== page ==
- 19. 2.3.2 Bandwidth ExtensionExample 2.2:Consider the noninverting op-amp circuit of Fig.2.8. Let the open-loop gain,Ao has a low-frequency value of 104 and a uniform 20 dB/decade rolloff athigh frequencies with a 3-dB frequency, fb of 100 Hz. If R1 = 1 kΩ and R2 =9 kΩ, for the closed-loop amplifier find:(a) The low-frequency gain Af.(b) The upper 3-dB frequency, fbf .Solution(a) From Eq. (2.12a) Af , is given by:(b) From Eq. (2.12a) fbf ) is given by:Prof Fawzy IbrahimEEG381 Ch2 Feedback19 of 392.3 Negative Feedback Voltage Amplifiers (Continued)Prof Hassan ElghitaniFig. 2.8 An Op Amp circuitVVTAAAA ooof /99.91001/10)1/()1/( 4 1.0911211RRRkHzxTfAff bobbf 1.1001001100)1()1( 1001)1()1( TAFBofamountThe o
- 20. Prof Fawzy IbrahimEEG381 Ch2 Feedback20 of 392.3 Negative Feedback Voltage Amplifiers (Continued)2.3.3 Input and output ImpedancesInput Impedance• Consider the series-shunt feedback amplifier connection shown in Fig. 2.9,the input impedance can be determined as follows:• The input impedance with series feedback is increased and has the value ofthe input impedance without feedback multiplied by a factor equal to theamount of feedback (1 + Ao) = (1 + T).Prof Hassan Elghitani(2.13)iiosiosifsiiiZVAVZVVZVVZVI iioiisiosii ZIAZIVVAVZI )1()1( TZAZZAZIVZ ioiioiisif
- 21. Prof Fawzy IbrahimEEG381 Ch2 Feedback21 of 392.3 Negative Feedback Voltage Amplifiers (Continued)Prof Hassan ElghitaniFig. 2.9 Voltage amplifier feedback connection model
- 22. Prof Fawzy IbrahimEEG381 Ch2 Feedback22 of 392.3 Negative Feedback Voltage Amplifiers (Continued)2.3.3 Input and output ImpedancesOutput Impedance• The series-shunt feedback amplifier connection shown in Fig. 2.9, providessufficient circuit detail to determine the output impedance with feedback.The output impedance is determined by applying a voltage, V, resulting in acurrent, I, with Vs shorted out (Vs = 0). The voltage V is then given by:For Vs = 0so thator• allows solving for the output resistance with feedback:• The output impedance with series feedback is reduced and has the value ofthe output impedance without feedback divided by a factor equal to theamount of feedback (1 + Ao) or (1 +T).Prof Hassan Elghitani(2.14)ioo VAIZV )1()1( TZAZIVZ ooooffi VV )( VAIZVAIZV ooioo oo IZVAV )(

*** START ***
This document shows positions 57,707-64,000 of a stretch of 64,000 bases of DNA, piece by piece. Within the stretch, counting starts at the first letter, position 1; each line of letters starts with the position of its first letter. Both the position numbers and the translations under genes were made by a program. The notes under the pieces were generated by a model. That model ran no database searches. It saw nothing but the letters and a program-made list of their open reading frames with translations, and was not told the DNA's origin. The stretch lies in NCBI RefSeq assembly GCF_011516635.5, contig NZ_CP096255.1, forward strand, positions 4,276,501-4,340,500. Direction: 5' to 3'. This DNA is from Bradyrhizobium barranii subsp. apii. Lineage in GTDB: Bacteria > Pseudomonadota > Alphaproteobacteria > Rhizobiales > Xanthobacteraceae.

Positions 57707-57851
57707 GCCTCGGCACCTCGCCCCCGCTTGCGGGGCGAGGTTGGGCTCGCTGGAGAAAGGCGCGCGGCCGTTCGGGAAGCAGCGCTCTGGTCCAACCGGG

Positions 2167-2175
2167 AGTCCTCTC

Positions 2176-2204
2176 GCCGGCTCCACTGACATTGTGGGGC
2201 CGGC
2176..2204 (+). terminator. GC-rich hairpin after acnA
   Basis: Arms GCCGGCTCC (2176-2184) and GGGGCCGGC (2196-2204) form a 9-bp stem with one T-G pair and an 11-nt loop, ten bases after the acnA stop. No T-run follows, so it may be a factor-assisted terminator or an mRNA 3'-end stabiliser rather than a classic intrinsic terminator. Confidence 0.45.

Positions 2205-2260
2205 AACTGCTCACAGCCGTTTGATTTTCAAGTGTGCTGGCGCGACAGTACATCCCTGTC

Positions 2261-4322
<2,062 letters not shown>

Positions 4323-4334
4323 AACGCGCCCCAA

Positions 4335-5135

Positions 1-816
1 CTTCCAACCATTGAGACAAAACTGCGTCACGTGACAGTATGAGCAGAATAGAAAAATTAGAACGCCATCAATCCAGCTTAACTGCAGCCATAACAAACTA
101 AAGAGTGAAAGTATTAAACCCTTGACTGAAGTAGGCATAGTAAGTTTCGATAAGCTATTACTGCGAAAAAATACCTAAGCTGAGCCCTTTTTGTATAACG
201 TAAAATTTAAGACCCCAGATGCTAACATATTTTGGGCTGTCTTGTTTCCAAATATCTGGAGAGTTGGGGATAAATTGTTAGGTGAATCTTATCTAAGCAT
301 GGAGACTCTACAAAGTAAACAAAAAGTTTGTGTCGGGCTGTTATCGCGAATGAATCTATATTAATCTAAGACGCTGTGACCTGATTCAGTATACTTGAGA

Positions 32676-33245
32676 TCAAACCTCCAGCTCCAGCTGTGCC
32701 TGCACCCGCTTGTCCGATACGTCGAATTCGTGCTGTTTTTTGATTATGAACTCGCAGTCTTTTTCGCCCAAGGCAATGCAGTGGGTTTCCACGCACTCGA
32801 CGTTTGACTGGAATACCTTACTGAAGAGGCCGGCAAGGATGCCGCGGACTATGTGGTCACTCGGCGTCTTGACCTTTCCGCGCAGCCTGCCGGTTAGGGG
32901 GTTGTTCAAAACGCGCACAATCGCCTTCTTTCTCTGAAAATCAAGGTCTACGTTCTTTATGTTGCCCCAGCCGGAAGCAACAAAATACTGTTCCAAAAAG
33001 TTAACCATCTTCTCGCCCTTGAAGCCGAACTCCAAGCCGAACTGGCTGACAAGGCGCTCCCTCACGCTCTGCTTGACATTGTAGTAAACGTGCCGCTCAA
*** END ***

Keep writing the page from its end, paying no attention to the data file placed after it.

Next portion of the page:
- 23. 2.3.3 Input and output ImpedancesExample 2.3:Determine the voltage gain, Af, breakdown frequency, fbf, input impedanceZi and output impedance, Zo with feedback for voltage amplifier, shown inFig. 2.9, having Ao = 100, fb = 200 Hz, Ri = 10 kΩ and Ro = 20 kΩ for:(a) = 0.1 (b) = 0.5SolutionUsing Eqs. (2.12), (2.13), and (2.14), we obtain(a)(b)Prof Fawzy IbrahimEEG381 Ch2 Feedback23 of 392.3 Negative Feedback Voltage Amplifiers (Continued)Prof Hassan ElghitaniVVAAA oof /09.911/100)1/( kHzxAobbf 2.211200)1( kxkAZZ oiif 1101110)1( kkAZZooof 82.11120)1( 11)1001.01()1( xAFBofamountThe o51)1005.01()1( xAFBofamountThe oVVAAA oof /96.151/100)1/( kHzxAobbf 2.1051200)1( kxkAZZ oiif 5105110)1( 16.2925120)1(kAZZooof
- 24. Prof Fawzy IbrahimEEG381 Ch2 Feedback24 of 392.3 Negative Feedback Voltage Amplifiers2.3.4 Noise Reduction• Negative feedback can be employed to reduce the noise or interference inan amplifier or, more precisely, to increase the ratio of signal to noise.• From Fig. 2.10 (a),the output voltage Vo is related to the input voltage Vi by:where D is the distortion generated by the amplifier.• With the negative feedback amplifier of Fig. 2.10 (b), when Vs =0, to studythe effect of noise, the output voltage Vo is related to the input voltage Vi by:• Feedback distortion < open loop distortionProf Hassan ElghitaniFig. 2.10 Voltage amplifier noise model: (a) Open loop; (b) With feedbackDVAV ioo (2.15)(a) (b))1()1( TDADdDdADVAdooioThe distortion with feedback is reduced andhas the value of distortion without feedback,D, divided by a factor equal to the amount offeedback (1 + Ao) or (1 + T).
- 25. Prof Fawzy IbrahimEEG381 Ch2 Feedback25 of 392.3 Negative Feedback Voltage Amplifiers (Continued)1. Negative feedback results in reduced overall voltage gain, the solution is todo cascading of amplifiers.Eq. (2.4):2. Better stabilized voltage gain or desensitize the gain: that is, make thevalue of the gain less sensitive to variations in the value of circuitcomponents..Eq. (2.8):3. Improved frequency response or extend the bandwidth of the amplifier.Eq. (2.12):3. Higher input impedance and Lower output impedance.Eq. (2.13): Eq. (2.14):4. Reduce the effect of noise: that is, minimize the contribution to the output ofunwanted electric signals generated, either by the circuit componentsthemselves, or by extraneous interference.Eq. (2.15):Prof Hassan Elghitani2.3.5 Advantages and Disadvantages of negative feedbackTAAAVVA ooosof11 oooooffAdATAdAAAdA)1(1)1(1)1( obbf A )1()1( TZAZZ ioiif )1()1( TZAZZ oooof)1()1( TDADdo